There’s nothing like seeing obvious regular progress to maintain motivation, which is why you should break your goal down into nibble-sized objectives. But how to do that? Is it the number of minutes it takes to complete your running circuit, maybe? The total miles you’ve walked before breakfast? The tally of Mozart concertos you can play fluently? Whatever it is, write yourself a plan.
Do it right now.
Each week should have a well-defined tangible target that, together, will achieve your personal goal.
And now you’ve written your plan, you now also know the final end date, right? That will be the wonderful day you will have achieved that goal, so now go back and add that date to your statement. Mine became: “It’s the end of June 2013 and I have now written and edited a full length thriller, and what I’m holding is ready to be sent to an agent or publisher.”
Of-course, you must also remember that the plan you’ve just put on your wall is only your first guess at progress. As you work towards your goal, you will learn whether you work faster than expected or (more likely) how incredibly.
So go modify the plan. You will kill your motivation if you keep slipping further behind week after week, so instead, keep that timetable as a live document and update those targets if it proves necessary to keep it realistic.
So you now have a description of your top level goal stuck to your fridge door, you have a realistic weekly schedule of measurable intermediate targets and you’re ready to go.
But sometimes you don’t feel bothered; you’re tired and it’s too much effort. It’s a day when even the statement you wrote that now frowns down at you from the wall isn’t enough to kick you into action.
For those occasions, there’s one more thing to add to your motivational arsenal. And that’s a bit of encouragement from some time in your past; something that reminds you that you are capable of achieving that goal.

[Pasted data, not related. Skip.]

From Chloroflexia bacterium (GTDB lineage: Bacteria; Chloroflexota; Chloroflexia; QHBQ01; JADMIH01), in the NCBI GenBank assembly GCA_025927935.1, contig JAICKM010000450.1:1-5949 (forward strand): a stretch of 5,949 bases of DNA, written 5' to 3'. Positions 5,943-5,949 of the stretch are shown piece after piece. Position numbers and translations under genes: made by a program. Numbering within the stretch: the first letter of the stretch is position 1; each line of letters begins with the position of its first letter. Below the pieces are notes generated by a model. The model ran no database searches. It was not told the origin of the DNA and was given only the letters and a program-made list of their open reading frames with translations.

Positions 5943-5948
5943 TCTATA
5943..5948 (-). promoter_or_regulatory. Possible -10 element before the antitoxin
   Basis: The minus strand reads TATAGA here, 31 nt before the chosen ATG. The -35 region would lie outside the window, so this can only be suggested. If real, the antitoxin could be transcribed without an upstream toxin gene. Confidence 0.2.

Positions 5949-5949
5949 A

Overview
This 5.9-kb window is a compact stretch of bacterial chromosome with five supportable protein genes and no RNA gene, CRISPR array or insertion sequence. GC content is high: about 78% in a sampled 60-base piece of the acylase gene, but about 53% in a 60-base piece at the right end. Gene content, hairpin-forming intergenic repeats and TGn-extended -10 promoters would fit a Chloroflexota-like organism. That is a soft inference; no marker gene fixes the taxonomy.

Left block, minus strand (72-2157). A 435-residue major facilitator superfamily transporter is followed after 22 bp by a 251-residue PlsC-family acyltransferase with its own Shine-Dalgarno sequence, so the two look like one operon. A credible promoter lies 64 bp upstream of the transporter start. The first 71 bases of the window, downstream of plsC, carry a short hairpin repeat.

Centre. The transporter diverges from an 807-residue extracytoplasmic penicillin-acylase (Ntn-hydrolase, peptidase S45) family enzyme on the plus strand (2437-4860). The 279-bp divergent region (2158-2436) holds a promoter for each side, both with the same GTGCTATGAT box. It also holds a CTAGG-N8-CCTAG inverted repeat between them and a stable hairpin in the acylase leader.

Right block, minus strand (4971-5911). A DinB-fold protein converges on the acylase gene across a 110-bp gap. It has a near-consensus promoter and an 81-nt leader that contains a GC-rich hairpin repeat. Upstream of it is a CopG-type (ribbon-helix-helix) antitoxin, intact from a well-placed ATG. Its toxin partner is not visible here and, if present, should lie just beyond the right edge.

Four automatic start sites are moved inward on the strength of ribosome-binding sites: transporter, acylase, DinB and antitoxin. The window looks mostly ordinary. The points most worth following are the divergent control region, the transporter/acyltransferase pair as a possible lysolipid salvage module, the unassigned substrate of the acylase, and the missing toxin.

Look back over your whole life, including those days at school. What did you do related to your goal?
What successes did you have, however minor? Make a list and pin it alongside your goal. Were there any particularly memorable achievements? A competition won, an award received? If you could do it back then when you were so much younger, how much better will you be able to perform today?
Now’s the time to hunt them down – do it right now, not when you’re feeling despondent. Any certificates, badges or award photographs? Stick them up alongside your list of achievements. You did it then; you can do it again now.
For me, the best reminder of past success was a cup I won 35 years ago for a local writing competition. It has sat prominently above my desk ever since as a continual reminder that people have loved my writing in the past and therefore they will love it in the future also.
So with all the encouragement gathered around you, and with your individual weekly targets planned out, now go and achieve that personal goal. You can succeed and you will.
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Ian Coates is the author of a thriller, Eavesdrop, published by Bad Day Books, the suspense and thriller imprint of Assent Publishing. He worked in the high tech electronics industry for 30 years, where he specialised in the design of radio communication equipment. His intimate knowledge of that environment always triggered his imagination to think about the mysterious world of spies,
and allowed him to bring a unique authenticity to his thriller. Ian is proud to support the British Science Association and donates a proportion of his book proceeds to that charity. He lives and writes in Buckinghamshire, England, with his wife and two daughters.